Well, we finally have an answer as to why Maya is struggling as a leader.
It's because she was never exposed to a decent role model growing up.
As flashbacks showed on Station 19 Season 3 Episode 5, her father was downright abusive and only showed her affection after she met his high standards.
If she fell short, well, then Maya could forget about any kindness or social nicety. Heck, she even could forget about human decency, as Mr. Bishop is the paradigm of what it means to be a horrible father.
Before this episode, very little was known about Maya's past other than she won an Olympic gold medal and has a drug addict for her brother.
Mr. Bishop: What’s the rule?
Maya: Always look forward.
Mr. Bishop: Always, always look forward.
Maya: I thought my friend was hurt.
Mr. Bishop: Friend? Out there no is your friend, only competition.
Maya: I still finished second.
Mr. Bishop: That’s great. We’ll put that red ribbon on the fridge with your brother’s C and D report cards.
During Station 19 Season 1, Maya revealed her parents paid more attention to her than her brother Mason, always putting her training and journey to the Olympics first.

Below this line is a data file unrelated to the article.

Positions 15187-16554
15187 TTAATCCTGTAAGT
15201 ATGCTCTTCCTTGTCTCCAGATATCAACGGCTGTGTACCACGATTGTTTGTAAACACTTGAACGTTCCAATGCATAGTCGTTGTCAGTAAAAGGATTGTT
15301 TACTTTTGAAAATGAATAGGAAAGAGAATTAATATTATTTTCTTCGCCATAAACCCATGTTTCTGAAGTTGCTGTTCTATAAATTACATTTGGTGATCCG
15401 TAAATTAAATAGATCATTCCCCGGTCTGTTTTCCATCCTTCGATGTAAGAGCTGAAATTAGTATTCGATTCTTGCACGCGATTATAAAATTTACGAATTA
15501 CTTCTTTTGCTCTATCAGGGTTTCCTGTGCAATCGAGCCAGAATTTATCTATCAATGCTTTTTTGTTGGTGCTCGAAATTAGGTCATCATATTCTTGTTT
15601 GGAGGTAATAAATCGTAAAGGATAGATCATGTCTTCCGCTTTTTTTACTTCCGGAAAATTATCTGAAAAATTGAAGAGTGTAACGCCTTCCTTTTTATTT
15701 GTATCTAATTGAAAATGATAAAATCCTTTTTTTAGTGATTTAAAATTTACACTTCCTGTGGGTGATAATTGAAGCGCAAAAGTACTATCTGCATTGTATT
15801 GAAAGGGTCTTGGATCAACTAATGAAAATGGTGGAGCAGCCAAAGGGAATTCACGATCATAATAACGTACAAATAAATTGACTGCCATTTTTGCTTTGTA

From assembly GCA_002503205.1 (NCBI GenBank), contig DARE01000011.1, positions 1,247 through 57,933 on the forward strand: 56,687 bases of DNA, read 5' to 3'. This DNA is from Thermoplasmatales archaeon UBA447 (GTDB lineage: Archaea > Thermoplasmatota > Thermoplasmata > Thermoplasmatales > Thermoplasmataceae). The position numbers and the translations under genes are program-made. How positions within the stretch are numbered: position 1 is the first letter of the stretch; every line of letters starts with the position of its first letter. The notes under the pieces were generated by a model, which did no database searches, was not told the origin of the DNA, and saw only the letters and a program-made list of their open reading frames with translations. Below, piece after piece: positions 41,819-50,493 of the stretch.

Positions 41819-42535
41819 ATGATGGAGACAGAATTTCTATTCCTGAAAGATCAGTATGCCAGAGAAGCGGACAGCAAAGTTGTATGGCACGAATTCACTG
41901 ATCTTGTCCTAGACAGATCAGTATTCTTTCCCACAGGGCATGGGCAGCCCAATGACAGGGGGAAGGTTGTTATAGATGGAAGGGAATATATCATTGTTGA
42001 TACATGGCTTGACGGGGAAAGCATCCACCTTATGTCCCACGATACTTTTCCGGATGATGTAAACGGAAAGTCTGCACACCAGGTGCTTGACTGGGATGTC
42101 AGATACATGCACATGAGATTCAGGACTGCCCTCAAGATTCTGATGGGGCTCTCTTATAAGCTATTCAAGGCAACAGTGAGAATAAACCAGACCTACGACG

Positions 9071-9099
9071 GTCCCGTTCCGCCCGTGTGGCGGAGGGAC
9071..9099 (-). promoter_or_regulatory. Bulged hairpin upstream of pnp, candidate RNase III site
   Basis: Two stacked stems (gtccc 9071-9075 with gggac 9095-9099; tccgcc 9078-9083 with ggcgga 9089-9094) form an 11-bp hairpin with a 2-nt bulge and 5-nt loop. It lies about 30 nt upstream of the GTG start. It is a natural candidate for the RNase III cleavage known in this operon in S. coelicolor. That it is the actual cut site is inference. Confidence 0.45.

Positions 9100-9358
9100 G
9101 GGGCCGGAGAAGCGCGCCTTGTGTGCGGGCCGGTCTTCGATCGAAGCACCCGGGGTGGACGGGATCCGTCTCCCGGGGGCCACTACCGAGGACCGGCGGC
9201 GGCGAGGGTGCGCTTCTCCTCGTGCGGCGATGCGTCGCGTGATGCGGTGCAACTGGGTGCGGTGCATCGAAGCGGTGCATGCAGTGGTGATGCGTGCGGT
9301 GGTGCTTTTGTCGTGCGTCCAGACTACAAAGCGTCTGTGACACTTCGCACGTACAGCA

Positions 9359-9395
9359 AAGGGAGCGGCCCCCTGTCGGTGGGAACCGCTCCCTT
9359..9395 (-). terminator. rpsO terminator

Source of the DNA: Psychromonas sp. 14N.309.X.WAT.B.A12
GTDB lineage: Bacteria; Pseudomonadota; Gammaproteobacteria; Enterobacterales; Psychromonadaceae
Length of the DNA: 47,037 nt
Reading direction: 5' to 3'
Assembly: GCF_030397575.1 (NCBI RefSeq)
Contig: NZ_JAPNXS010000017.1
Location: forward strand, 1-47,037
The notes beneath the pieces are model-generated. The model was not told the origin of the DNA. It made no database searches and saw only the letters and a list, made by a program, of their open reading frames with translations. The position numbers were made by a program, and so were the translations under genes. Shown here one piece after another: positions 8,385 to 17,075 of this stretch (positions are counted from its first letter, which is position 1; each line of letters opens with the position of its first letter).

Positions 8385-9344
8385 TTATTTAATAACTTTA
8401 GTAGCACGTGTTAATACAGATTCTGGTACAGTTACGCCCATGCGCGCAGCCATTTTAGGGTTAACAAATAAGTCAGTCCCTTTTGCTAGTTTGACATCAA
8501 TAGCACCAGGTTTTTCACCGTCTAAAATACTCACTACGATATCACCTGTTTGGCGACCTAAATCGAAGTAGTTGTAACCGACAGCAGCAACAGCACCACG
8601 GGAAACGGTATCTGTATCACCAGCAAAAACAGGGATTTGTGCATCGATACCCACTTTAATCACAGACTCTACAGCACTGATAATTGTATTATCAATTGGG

This, in turn, contributed to Mason's downward spiral and last viewers saw him on Station 19 Season 1 Episode 7, he was still living in a homeless encampment.
Though Maya felt guilty about the role she and her parents played in her brother's misfortune, she never indicated her parents were anything less than supportive.
And at first, it seemed like our initial belief was right. Sure, Mr. Bishop was intense, but all parents ride their child hard sometimes.
As the hour progressed, viewers got a firsthand look into what Maya went through.
She grew up in a household where love was something that had to be earned, something that wasn't given freely.
If she succeeded, she was worthy of praise; if she failed, she was nothing.
That childhood trauma has transferred into how Maya leads as a captain.
Next time my dad suggests a bonding trip, maybe try a waterpark.Andy
She pushes Station 19 so hard because that's how she was raised.
To her, if you aren't giving it a 110 percent, then you're not doing the best you can.